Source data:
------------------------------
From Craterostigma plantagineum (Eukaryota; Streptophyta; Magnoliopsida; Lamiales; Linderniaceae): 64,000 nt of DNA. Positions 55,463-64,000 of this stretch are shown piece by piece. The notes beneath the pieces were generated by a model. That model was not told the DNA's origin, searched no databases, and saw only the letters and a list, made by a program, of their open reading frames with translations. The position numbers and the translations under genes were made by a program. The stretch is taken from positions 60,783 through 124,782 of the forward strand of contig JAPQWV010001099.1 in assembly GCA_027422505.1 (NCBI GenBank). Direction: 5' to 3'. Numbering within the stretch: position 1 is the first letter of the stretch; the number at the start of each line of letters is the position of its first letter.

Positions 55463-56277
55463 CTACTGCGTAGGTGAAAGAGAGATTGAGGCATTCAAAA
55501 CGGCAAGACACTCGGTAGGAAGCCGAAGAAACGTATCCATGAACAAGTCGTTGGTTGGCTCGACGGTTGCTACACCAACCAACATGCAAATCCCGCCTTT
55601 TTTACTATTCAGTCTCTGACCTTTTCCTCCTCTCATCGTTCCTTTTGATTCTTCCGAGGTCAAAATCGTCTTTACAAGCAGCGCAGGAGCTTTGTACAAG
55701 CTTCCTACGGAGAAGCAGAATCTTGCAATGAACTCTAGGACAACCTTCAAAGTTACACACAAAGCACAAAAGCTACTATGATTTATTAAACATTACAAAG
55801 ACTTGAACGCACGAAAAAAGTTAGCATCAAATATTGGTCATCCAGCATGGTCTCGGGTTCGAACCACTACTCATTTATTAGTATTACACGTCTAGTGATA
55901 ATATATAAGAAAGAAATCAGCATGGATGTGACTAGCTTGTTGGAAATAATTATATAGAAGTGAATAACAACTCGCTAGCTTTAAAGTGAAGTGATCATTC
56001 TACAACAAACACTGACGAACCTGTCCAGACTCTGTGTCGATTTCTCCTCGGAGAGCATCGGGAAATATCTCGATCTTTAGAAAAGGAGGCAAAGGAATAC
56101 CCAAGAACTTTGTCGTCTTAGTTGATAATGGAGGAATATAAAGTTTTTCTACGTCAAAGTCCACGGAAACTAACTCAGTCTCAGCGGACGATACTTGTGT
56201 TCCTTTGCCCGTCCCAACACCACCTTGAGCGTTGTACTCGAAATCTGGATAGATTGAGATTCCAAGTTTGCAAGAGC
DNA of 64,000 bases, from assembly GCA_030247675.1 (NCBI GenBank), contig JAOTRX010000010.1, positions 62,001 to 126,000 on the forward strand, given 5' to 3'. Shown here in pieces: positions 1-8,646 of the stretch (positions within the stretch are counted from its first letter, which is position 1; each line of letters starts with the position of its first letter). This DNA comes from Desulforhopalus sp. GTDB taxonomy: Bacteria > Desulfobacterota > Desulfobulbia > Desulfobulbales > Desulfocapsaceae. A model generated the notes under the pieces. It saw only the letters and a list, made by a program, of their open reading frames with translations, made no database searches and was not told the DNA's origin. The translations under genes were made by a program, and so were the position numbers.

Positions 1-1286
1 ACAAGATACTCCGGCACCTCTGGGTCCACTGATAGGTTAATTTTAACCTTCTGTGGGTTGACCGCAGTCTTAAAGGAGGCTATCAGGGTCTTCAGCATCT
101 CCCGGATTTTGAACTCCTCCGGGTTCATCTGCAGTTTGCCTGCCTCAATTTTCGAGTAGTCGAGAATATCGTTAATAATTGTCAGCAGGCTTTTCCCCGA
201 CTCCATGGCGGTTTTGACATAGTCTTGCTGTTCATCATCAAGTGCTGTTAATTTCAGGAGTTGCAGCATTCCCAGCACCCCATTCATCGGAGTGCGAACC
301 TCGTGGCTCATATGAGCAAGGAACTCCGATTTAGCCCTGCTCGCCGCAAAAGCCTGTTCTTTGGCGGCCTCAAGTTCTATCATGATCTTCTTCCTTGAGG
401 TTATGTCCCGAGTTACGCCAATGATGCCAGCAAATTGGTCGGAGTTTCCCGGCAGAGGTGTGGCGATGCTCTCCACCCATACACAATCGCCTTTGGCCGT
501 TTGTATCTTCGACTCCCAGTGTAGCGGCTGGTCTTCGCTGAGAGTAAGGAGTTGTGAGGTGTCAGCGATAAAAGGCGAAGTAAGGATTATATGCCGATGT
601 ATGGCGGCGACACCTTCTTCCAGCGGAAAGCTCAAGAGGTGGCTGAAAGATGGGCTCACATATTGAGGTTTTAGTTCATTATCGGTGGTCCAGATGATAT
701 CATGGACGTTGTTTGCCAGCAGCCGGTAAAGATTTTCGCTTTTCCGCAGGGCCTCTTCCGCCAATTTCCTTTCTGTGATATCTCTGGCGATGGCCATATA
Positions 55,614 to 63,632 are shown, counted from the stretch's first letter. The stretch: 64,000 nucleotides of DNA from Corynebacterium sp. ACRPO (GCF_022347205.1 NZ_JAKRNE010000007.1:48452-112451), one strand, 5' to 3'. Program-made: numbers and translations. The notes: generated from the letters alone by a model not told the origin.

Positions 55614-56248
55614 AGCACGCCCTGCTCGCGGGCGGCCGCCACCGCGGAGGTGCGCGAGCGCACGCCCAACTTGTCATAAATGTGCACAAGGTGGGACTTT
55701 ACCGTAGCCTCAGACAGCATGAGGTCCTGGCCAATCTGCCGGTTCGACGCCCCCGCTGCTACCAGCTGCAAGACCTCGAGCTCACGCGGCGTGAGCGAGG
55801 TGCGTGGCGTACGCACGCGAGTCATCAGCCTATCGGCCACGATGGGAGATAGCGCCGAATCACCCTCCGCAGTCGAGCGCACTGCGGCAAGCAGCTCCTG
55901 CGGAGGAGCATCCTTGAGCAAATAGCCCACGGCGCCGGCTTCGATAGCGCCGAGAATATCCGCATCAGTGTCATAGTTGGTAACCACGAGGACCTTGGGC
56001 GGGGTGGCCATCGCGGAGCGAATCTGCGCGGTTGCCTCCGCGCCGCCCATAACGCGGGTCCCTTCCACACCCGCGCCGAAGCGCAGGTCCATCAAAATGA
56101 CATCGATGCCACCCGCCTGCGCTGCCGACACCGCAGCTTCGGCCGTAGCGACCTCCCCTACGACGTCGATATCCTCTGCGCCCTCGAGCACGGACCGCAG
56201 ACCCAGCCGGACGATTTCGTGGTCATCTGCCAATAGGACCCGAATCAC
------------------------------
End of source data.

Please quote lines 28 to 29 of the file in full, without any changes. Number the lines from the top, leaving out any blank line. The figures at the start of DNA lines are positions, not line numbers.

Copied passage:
56001 GGGGTGGCCATCGCGGAGCGAATCTGCGCGGTTGCCTCCGCGCCGCCCATAACGCGGGTCCCTTCCACACCCGCGCCGAAGCGCAGGTCCATCAAAATGA
56101 CATCGATGCCACCCGCCTGCGCTGCCGACACCGCAGCTTCGGCCGTAGCGACCTCCCCTACGACGTCGATATCCTCTGCGCCCTCGAGCACGGACCGCAG